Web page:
On reflection – What would happen if a market gave investors more time to pause for thought?


Kevin Murphy

Kevin Murphy

Fund Manager, Equity Value

The extreme price volatility experienced of late by the Chinese market has led to the introduction of a variety of measures, including the suspension of trading in numerous companies that we highlighted in Crash course and Key take-away. Almost everything we have read on the subject has painted this kind of market manipulation as an unequivocally bad thing but might there not be a contrarian view?

Of course there might and, as instinctive contrarians, here on The Value Perspective, we are happy to offer it. So, would a market where investors are not being quoted stock prices every millisecond really be such a bad thing? To test that idea, let’s imagine a parallel universe where stock quotes happen, say, once a week and see if there are any investment lessons we might take from that.

Much of the extraordinary rise seen in China’s markets was driven by what is known in some quarters as ‘momentum’ and in others, less politely, as ‘greater fool theory’ – the idea that, no matter how high a price you pay for a stock, there will always be someone out there with one or two fewer IQ points, who will be prepared to take it off your hands. This does not, of course, always prove to be so.

For a very recent example, take a look at the following chart, which shows the trading volumes and price journey of shares in the audio and video entertainment business Baofeng Beijing Technology – the Chinese YouTube, so to speak – after it floated in March. You can see that trading volumes only really picked up after the share price had risen exponentially. 

Source: Bloomberg August 2015

What that suggests – aside from that plenty of people will be out of the money after Baofeng’s recent falls – is that investors can often focus on a stock more because of its price journey than anything that underpins it fundamentally. As such, those investors who thought it a good idea to buy Baofeng at 380x its prospective earnings would have needed to find themselves a particularly sizable fool.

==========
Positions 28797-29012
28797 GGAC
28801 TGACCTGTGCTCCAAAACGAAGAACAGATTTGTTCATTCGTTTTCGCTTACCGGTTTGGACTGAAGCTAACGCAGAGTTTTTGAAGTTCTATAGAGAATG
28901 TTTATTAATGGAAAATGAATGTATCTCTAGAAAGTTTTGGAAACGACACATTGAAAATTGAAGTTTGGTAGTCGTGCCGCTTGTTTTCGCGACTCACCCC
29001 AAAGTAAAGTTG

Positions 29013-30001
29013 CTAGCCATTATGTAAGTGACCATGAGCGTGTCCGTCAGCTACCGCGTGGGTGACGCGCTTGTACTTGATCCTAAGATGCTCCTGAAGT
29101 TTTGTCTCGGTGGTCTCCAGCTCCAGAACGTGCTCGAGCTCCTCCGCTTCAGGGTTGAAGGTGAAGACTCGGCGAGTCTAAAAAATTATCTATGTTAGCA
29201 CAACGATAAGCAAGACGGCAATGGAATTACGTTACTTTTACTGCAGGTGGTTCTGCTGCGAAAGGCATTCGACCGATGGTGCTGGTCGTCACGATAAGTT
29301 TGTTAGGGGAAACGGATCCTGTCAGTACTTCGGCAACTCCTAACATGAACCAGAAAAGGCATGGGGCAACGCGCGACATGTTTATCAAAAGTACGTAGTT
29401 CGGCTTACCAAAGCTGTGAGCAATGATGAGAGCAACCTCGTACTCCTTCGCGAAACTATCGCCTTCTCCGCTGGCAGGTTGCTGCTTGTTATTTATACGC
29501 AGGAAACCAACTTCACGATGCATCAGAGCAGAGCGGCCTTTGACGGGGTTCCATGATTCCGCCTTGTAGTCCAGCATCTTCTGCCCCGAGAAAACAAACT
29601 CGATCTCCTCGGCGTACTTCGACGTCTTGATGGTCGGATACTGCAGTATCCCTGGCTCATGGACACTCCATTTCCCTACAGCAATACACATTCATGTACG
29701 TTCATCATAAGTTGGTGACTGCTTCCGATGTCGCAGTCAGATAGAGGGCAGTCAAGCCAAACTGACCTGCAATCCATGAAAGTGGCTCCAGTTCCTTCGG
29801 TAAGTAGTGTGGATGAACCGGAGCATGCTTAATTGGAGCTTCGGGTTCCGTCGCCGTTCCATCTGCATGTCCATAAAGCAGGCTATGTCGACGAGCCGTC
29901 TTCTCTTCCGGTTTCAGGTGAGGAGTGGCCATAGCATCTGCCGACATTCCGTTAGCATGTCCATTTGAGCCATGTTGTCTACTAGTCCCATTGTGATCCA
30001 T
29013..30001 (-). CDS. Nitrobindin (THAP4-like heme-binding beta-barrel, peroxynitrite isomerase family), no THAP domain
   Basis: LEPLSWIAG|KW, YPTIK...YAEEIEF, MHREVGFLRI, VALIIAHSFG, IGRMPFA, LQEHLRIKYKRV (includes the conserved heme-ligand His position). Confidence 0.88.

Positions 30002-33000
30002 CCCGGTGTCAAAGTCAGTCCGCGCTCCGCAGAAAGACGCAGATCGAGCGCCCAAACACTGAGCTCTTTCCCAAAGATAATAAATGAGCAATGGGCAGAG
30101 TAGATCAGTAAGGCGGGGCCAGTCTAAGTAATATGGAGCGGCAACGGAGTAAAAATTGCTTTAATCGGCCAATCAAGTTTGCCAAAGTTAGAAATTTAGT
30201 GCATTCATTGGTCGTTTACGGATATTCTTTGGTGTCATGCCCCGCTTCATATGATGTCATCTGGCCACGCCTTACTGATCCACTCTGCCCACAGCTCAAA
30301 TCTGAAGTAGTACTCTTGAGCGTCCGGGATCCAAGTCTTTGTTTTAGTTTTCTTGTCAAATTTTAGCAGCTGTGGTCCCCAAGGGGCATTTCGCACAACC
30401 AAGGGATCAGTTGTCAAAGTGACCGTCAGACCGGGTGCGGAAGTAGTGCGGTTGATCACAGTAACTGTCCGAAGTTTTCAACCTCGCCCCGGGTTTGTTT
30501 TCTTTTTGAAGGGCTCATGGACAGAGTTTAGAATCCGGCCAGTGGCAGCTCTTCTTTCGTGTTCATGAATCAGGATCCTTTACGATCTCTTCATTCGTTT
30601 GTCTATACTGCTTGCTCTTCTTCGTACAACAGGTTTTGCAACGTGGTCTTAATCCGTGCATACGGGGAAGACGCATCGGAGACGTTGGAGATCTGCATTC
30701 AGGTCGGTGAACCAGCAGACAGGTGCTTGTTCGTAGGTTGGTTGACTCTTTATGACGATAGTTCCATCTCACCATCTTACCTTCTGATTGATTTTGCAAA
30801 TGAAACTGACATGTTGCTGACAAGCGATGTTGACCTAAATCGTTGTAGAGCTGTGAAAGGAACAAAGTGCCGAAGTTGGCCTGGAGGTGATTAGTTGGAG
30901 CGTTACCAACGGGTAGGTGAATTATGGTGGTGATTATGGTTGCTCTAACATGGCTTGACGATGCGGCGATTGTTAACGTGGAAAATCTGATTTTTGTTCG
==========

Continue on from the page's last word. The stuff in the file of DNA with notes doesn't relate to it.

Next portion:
So the first investment lesson we might take from our parallel universe and its markedly less frenetic stockmarket is that, once the constant opportunity to sell on shares is removed, investors have to think a little harder about business fundamentals. Their ability – or, perhaps more accurately, their belief that they will be able – to find a greater fool will have been significantly reduced.

A second investment lesson relates to time horizons, which, as regular visitors to will know, we think about a lot on The Value Perspective. Warren Buffett once observed: “I never attempt to make money on the stockmarket. I buy on the assumption that they could close the market the next day and not reopen it for five years.” As it happens, five years is also the average length of time we own a share.

Our focus on business valuation and the margin of safety that offers means that, here on The Value Perspective, we would not to be too concerned about having to operate in a market that did not quote prices every second of every day – though we of course acknowledge our investors always feel happier knowing they can access their money when they wish.

So does this all mean we yearn to operate in that parallel universe and its more considered stockmarket, where one might expect to see a much greater focus from investors on business fundamentals and longer time horizons? Absolutely not. That would see a lot more people encroaching on our investment turf. As contrarians, we are – this time – perfectly happy with the status quo.


Kevin Murphy

Kevin Murphy

Fund Manager, Equity Value

I joined Schroders in 2000 as an equity analyst with a focus on construction and building materials.  In 2006, Nick Kirrage and I took over management of a fund that seeks to identify and exploit deeply out of favour investment opportunities. In 2010, Nick and I also took over management of the team's flagship UK value fund seeking to offer income and capital growth.

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